FOR IMMEDIATE RELEASE | September 26, 2014
Rachel Lloyd, pioneering woman in chemistry, to be named a National Historic Chemical Landmark
LINCOLN, Neb., Sept. 26, 2014 — America’s first woman to earn a doctoral degree in chemistry, Rachel Lloyd, Ph.D., will be recognized as a pioneer in her field with a National Historic Chemical Landmark designation from the American Chemical Society (ACS). The ceremony will take place on Oct. 1 at the University of Nebraska–Lincoln (UNL), where Lloyd taught from 1887 until 1894.
Lloyd (1839–1900) aspired to become a professor of chemistry in the 1880s, at a time when women were largely excluded from careers in the sciences. She resolved to earn a degree and enrolled at the University of Zurich, in Switzerland, which was one of the few prestigious universities that accepted female graduate candidates in her field. In 1887, she became the first American woman (and the second woman in the world) to receive a doctoral degree in chemistry. That same year, she accepted positions at UNL and the Nebraska Agricultural Experiment Station, becoming one of the first women to teach and conduct research at a co-educational university.
“Lloyd was a pioneer who broke new ground in our science,” said Marinda Li Wu, Ph.D., immediate past president of ACS. “As the first woman from the U.S. to earn a Ph.D. in chemistry, she left a far-ranging legacy for the thousands of women, myself included, who would earn their doctoral degrees, conduct research and mentor future students. Her story is an inspiration to all of those who overcome challenges and barriers in the pursuit of their dreams.”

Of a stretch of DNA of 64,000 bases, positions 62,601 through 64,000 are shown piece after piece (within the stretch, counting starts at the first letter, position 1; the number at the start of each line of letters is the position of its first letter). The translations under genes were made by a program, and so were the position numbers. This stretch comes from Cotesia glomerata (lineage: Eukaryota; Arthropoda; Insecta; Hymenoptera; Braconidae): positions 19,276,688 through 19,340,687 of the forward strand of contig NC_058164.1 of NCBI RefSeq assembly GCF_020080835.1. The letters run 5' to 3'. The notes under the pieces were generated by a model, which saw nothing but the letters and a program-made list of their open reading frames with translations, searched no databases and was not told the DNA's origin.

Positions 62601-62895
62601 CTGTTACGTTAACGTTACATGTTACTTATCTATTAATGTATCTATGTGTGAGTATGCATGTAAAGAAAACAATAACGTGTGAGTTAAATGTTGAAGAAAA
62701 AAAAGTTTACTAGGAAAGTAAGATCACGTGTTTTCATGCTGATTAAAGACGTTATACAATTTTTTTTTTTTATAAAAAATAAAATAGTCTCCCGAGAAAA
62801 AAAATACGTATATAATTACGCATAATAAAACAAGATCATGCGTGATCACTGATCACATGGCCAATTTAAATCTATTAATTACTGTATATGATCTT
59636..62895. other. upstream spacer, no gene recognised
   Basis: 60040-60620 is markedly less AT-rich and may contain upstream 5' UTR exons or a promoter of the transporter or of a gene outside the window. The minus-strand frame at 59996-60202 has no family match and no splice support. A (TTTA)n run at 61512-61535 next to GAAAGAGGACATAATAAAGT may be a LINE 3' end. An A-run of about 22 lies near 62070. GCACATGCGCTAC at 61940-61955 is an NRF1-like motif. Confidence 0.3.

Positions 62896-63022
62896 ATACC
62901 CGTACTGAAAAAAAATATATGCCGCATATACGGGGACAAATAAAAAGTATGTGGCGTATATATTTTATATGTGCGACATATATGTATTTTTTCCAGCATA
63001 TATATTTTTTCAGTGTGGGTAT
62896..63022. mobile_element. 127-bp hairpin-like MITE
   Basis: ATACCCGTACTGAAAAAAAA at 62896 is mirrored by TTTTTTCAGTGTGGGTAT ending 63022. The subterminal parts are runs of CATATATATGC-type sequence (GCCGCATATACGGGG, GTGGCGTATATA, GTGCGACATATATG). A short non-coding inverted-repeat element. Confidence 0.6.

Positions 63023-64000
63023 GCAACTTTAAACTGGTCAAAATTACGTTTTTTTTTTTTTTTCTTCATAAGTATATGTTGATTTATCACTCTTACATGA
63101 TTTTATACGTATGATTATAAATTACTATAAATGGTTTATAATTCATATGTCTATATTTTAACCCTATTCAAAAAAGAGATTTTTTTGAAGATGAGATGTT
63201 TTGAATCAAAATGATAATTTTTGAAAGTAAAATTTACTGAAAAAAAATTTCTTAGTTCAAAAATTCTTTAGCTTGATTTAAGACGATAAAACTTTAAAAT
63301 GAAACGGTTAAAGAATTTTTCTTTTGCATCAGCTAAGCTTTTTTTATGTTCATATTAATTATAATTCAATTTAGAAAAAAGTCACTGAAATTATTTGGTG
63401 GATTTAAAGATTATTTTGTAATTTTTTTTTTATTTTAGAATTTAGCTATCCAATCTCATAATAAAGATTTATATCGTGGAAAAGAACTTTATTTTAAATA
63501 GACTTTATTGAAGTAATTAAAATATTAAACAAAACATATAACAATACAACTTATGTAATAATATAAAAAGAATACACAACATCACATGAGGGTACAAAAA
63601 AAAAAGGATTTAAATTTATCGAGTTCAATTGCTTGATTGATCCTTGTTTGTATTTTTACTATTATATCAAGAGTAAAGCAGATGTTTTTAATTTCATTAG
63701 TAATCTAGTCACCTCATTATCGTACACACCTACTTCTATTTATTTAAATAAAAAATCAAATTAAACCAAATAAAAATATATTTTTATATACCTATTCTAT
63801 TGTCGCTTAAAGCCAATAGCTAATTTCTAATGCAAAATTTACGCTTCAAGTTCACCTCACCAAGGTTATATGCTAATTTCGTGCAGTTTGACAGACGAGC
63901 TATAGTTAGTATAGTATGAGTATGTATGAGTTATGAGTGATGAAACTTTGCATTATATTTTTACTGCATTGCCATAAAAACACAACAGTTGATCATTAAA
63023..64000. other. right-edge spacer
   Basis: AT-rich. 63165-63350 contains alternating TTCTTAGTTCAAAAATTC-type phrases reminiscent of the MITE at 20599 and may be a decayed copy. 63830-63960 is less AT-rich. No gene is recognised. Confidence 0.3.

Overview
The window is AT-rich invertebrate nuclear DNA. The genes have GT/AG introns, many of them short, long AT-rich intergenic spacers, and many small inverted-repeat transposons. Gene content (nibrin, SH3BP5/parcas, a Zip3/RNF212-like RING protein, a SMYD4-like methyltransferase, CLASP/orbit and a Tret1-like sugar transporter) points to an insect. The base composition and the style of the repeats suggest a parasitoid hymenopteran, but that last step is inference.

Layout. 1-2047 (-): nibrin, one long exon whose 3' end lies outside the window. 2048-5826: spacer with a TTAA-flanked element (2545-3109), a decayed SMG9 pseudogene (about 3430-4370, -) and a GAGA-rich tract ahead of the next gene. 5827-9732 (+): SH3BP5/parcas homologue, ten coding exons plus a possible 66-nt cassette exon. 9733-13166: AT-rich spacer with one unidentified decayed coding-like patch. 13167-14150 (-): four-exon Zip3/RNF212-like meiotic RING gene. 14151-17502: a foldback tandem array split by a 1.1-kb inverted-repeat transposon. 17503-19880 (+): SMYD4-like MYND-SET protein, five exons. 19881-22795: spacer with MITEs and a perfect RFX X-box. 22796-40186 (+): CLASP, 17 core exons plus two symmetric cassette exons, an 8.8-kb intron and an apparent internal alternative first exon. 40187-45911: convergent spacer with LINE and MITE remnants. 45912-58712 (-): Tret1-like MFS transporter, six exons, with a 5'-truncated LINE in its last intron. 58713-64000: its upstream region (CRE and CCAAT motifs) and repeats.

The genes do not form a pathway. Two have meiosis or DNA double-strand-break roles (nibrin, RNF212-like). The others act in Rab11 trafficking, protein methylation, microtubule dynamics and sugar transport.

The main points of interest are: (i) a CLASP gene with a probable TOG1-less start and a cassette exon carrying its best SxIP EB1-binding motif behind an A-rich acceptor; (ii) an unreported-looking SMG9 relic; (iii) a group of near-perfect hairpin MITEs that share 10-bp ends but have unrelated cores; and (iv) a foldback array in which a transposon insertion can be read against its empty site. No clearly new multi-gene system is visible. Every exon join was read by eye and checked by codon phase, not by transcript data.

Lloyd’s research in Nebraska centered on chemical analyses of sugar beets, an emerging crop in the U.S. in the late 1800s. The contributions of Lloyd and other UNL scientists led to the introduction of a commercial sugar industry in Nebraska in 1890. Today, the UNL Extension reports that Nebraska ranks sixth in the nation for sugar beet production, with more than $130 million in local economic impact.
A ceremony honoring Lloyd is scheduled for Wednesday, Oct. 1. The Rachel Lloyd Memorial Conference on Women in Science will follow on Thursday, Oct. 2. The events are sponsored by the UNL Department of Chemistry and the ACS Nebraska Local Section.
ACS established the National Historic Chemical Landmarks program in 1992 to recognize seminal events in the history of chemistry and to increase awareness of the contributions of chemistry to the well-being of society. Other subjects recognized through this program have included the development of synthetic plastics, the discovery of penicillin, and the work of notable figures such as Rachel Carson, Joseph Priestley and George Washington Carver. This will be the first Landmark recognized in the state of Nebraska. For more information about this subject and the Landmarks program, visit www.acs.org/landmarks.
The American Chemical Society is a nonprofit organization chartered by the U.S. Congress. With more than 161,000 members, ACS is the world’s largest scientific society and a global leader in providing access to chemistry-related research through its multiple databases, peer-reviewed journals and scientific conferences. Its main offices are in Washington, D.C., and Columbus, Ohio.